Scent was one with spirituality in Egyptian religion, as each god and goddess was assigned a fragrance. Priests and priestesses were given the task of preparing and dispensing various aromas. At the heart of these scent rituals and therapies were the essential oils, which Egyptians imported from the Far East and Mediterranean regions in tremendous quantities. Egyptian perfumes made from these oils would become a cornerstone of commerce, in some instances worth as much as gold.

Ancient Aromatic Origins

The significance of fragrance in ancient Egypt is reflected in what archaeologists have learned about its most prominent figures. Queen Cleopatra, one of history’s greatest seductresses, had a well-documented love of rose scent and used it as many use rose scent today—as an aphrodisiac. Supposedly the barge she took to meet Marc Anthony of Rome around 41 B.C. overflowed with rose petals; even the barge’s sails were infused with rose scent. This led to a legend that her ship could be smelled before it was seen, and inspired Shakespeare to write in Anthony and Cleopatra that “the very sea was lovesick.”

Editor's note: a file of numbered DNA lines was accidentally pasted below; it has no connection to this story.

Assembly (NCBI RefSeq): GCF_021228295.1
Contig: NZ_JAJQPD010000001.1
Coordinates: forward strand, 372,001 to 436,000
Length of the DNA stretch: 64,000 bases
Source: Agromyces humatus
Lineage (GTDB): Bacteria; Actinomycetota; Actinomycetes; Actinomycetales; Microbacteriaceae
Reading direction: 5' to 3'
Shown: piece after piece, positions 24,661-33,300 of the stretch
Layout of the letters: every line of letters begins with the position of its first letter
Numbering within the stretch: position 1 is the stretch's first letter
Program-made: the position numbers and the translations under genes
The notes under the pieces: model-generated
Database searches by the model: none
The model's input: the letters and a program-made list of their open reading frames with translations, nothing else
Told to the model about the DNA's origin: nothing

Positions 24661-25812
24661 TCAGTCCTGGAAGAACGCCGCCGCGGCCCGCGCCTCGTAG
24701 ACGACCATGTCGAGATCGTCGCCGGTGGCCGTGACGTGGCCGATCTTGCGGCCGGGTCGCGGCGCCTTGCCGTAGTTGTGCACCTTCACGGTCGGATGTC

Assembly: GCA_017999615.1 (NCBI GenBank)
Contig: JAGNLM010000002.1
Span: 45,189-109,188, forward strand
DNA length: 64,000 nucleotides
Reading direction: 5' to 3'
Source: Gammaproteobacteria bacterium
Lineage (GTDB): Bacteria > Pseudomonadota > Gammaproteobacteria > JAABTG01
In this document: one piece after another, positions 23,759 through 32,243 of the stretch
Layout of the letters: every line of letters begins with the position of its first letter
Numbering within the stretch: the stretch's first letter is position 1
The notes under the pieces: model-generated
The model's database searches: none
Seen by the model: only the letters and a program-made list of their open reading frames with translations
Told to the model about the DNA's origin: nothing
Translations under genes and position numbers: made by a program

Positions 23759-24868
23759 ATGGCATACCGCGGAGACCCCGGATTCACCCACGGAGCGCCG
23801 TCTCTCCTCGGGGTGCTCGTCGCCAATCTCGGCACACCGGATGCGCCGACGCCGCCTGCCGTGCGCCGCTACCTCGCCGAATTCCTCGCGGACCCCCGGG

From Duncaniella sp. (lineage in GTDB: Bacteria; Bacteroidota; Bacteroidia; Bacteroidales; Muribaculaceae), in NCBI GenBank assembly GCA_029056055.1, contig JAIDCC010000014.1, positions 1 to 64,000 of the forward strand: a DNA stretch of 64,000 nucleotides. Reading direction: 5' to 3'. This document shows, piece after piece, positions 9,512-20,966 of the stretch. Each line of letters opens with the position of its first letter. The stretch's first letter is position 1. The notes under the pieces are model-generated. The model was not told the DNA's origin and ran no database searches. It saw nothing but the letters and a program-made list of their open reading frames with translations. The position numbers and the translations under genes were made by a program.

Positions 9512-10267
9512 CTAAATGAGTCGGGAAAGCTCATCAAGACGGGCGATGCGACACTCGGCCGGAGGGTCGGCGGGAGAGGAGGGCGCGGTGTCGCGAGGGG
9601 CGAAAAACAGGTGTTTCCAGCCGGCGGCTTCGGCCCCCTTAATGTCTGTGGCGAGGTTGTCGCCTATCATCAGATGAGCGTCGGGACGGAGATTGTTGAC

On King Tutenkhamun’s throne, one of history’s most valuable artifacts, a scene depicts Queen Ankhesenamun tenderly applying oils to King Tut. When Tut’s burial chamber was unearthed in 1922, hundreds of liters of oil were found among the artifacts. One jar contained fragrant ointment, believed to be a combination of spikenard, frankincense and animal fat. The jar’s contents are uncannily similar to aromatherapy applications of today. In this case, instead of the modern method of delivering highly concentrated fragrances in carrier oils, less-aromatic plant oils that allow scents to be used in massage, fragrances were diluted in a medium of animal fat, which melts at body temperature. Remarkably, the jar’s contents still released a rich, powerful aroma thousands of years after it was created.